Microsoft announces launch of first flagship store outside US in Sydney
Microsoft on Tuesday said it will open its first flagship store outside the United States in Sydney, as the technology giant expands its physical footprint to take on global rivals Apple and Samsung.
Microsoft Australia’s managing director Pip Marlow said the shop, to be located in Sydney’s main Pitt Street shopping district, was a “significant development” for the American firm.
“This is a significant development for our business locally as well as globally,” Marlow said in a statement on the company’s website.
“This will be much more than a store. It will embody the world class innovation that you have come to expect from Microsoft and be a space where consumers ... can visit and learn how to make the most of their technology.”
A flagship store is commonly seen as a way for firms to showcase their brand’s products and have more recently been adopted by technology companies keen to establish direct contact with their customers in large, downtown outlets.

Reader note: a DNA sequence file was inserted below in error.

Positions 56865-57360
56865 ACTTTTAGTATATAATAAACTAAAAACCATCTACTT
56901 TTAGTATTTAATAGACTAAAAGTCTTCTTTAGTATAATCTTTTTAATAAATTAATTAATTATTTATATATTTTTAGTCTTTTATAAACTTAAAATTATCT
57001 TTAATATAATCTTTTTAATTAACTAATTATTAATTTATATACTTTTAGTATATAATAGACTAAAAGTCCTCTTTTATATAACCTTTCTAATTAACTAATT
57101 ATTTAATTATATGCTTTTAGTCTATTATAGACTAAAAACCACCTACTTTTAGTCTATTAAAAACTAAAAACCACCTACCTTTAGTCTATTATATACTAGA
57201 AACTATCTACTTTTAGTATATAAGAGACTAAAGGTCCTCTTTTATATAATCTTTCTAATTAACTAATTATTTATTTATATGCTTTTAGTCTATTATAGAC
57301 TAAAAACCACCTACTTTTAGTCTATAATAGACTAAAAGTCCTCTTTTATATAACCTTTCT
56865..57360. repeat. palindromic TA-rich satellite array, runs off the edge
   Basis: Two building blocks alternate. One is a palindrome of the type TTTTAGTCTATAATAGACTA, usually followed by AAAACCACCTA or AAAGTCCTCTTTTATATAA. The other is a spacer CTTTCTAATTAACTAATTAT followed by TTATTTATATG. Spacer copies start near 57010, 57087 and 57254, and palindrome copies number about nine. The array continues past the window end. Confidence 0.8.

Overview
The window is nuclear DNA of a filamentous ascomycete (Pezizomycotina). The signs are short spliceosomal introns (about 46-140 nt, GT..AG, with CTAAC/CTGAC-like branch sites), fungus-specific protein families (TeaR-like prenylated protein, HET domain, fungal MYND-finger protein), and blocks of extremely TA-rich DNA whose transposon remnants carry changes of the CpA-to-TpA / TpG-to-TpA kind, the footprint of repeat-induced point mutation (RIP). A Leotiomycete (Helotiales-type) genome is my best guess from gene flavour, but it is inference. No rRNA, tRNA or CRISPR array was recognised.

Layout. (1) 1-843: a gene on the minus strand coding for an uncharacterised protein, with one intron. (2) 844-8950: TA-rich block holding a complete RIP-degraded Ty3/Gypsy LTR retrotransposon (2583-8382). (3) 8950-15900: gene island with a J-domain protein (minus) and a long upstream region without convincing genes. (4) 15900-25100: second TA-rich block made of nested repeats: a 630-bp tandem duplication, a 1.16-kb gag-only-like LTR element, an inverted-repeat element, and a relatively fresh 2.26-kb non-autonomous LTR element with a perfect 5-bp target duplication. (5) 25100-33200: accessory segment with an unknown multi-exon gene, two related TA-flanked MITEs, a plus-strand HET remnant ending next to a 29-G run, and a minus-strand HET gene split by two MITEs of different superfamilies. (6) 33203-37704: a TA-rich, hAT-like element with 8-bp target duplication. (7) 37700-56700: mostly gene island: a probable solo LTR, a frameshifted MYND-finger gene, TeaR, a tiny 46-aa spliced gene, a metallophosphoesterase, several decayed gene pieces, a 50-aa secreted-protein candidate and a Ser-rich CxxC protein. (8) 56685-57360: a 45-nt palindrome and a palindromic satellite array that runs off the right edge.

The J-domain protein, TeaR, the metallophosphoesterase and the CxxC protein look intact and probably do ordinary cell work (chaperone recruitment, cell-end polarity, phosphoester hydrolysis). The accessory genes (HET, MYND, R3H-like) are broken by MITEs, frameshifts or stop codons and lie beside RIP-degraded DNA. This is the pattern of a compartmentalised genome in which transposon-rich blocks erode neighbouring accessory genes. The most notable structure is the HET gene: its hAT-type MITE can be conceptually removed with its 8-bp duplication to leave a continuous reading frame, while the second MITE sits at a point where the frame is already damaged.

The store will be just several hundred meters from Apple’s flagship shop and a Samsung outlet, and will reportedly take up 581 square meters (6,254 square feet) over two floors.
Marlow did not say when it would open but The Australian Financial Review said it would be in time to capture the busy Christmas shopping period.
The Redmond, Washingtonbased company announced last year its first flagship store would be on Fifth Avenue in New York.
The firm has 110 physical stores in the U.S., Canada and Puerto Rico and 17 store-in-store locations in mainland China. Along with the flagship shops, they are a reflection of Microsoft’s push towards a more visible presence.
Apple said in March it has 453 physical stores in 16 countries.
Microsoft is seeking to take on the mobile operating systems space dominated by Apple’s iOS and Google’s Android. The Windows operating system for PCs, which was launched in the 1990s, has been a cash cow for Microsoft, but the platform is lagging in mobile.
Microsoft has also launched its own mobile devices such as Surface tablets and Lumia smartphones.
U.S. Trade Representative Michael Froman, front left, speaks to reporters after talks with his Japanese counterpart in Tokyo, early Tuesday, April 21.